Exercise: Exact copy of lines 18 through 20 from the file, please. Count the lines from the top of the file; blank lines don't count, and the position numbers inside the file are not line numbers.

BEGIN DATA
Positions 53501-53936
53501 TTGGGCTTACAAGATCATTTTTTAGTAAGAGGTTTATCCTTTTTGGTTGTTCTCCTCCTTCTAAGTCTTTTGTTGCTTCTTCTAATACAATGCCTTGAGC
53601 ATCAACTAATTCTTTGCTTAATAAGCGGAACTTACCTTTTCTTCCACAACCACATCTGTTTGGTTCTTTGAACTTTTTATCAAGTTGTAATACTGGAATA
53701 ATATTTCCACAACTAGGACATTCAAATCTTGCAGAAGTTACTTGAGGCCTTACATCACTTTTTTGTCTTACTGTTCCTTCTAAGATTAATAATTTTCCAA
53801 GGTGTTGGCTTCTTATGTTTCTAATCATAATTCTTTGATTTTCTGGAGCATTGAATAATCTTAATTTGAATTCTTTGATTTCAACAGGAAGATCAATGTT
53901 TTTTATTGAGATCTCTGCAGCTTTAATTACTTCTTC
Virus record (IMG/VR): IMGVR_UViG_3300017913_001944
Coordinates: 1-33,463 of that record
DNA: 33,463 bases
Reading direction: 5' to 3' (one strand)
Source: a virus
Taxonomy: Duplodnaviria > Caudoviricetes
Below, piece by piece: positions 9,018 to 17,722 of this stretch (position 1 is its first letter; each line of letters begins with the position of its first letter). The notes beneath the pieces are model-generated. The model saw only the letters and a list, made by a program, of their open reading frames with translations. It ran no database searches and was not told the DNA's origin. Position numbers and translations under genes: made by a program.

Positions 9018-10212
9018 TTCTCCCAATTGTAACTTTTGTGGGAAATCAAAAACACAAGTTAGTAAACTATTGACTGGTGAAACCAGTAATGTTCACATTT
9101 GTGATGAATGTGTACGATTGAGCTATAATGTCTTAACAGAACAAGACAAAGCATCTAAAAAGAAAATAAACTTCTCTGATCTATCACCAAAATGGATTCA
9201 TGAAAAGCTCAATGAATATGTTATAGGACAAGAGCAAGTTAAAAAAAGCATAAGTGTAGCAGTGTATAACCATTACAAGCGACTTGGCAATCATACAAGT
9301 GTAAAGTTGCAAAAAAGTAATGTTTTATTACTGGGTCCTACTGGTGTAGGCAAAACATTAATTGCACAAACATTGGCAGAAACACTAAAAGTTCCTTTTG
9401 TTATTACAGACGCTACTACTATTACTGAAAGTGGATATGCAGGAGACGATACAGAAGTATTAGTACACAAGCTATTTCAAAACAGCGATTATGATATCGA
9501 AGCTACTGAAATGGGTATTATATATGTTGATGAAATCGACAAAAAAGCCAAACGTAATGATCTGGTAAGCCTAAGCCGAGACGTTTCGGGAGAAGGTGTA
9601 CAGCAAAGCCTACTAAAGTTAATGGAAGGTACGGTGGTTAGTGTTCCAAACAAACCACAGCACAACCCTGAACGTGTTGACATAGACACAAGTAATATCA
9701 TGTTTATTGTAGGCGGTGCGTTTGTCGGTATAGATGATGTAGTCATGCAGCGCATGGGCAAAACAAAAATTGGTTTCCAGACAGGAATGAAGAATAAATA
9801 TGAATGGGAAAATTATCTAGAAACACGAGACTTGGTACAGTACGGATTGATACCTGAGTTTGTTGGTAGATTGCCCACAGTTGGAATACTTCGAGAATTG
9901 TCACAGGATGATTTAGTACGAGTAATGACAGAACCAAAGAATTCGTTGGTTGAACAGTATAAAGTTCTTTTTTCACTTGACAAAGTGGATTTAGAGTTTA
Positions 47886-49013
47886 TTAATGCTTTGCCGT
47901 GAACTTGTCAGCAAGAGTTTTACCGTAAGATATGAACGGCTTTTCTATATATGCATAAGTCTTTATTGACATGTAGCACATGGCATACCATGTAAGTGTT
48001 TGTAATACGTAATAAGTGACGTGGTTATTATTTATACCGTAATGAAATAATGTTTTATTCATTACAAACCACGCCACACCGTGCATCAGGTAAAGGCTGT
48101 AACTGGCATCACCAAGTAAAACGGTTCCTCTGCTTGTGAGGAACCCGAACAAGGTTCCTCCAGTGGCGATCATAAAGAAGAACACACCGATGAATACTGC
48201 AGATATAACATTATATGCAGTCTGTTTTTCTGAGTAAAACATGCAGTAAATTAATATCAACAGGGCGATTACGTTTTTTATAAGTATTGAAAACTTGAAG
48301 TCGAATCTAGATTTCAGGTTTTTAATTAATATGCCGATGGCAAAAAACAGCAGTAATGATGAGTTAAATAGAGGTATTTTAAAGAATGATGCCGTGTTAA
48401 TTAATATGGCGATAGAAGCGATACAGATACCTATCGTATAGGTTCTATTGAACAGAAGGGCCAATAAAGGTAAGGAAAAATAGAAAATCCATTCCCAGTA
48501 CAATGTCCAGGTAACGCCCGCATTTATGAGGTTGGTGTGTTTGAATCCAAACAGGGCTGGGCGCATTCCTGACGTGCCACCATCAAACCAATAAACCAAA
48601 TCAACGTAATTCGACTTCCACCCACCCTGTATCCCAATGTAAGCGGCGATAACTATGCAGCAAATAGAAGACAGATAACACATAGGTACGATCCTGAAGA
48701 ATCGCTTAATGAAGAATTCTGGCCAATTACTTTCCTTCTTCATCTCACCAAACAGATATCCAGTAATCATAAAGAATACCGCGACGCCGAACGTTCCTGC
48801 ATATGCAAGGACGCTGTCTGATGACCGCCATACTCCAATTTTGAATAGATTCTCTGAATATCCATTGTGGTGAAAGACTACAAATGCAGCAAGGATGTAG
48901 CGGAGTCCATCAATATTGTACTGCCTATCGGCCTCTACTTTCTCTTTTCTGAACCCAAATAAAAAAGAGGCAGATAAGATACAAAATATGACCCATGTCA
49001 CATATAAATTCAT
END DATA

9301 GTAAAGTTGCAAAAAAGTAATGTTTTATTACTGGGTCCTACTGGTGTAGGCAAAACATTAATTGCACAAACATTGGCAGAAACACTAAAAGTTCCTTTTG
9401 TTATTACAGACGCTACTACTATTACTGAAAGTGGATATGCAGGAGACGATACAGAAGTATTAGTACACAAGCTATTTCAAAACAGCGATTATGATATCGA
9501 AGCTACTGAAATGGGTATTATATATGTTGATGAAATCGACAAAAAAGCCAAACGTAATGATCTGGTAAGCCTAAGCCGAGACGTTTCGGGAGAAGGTGTA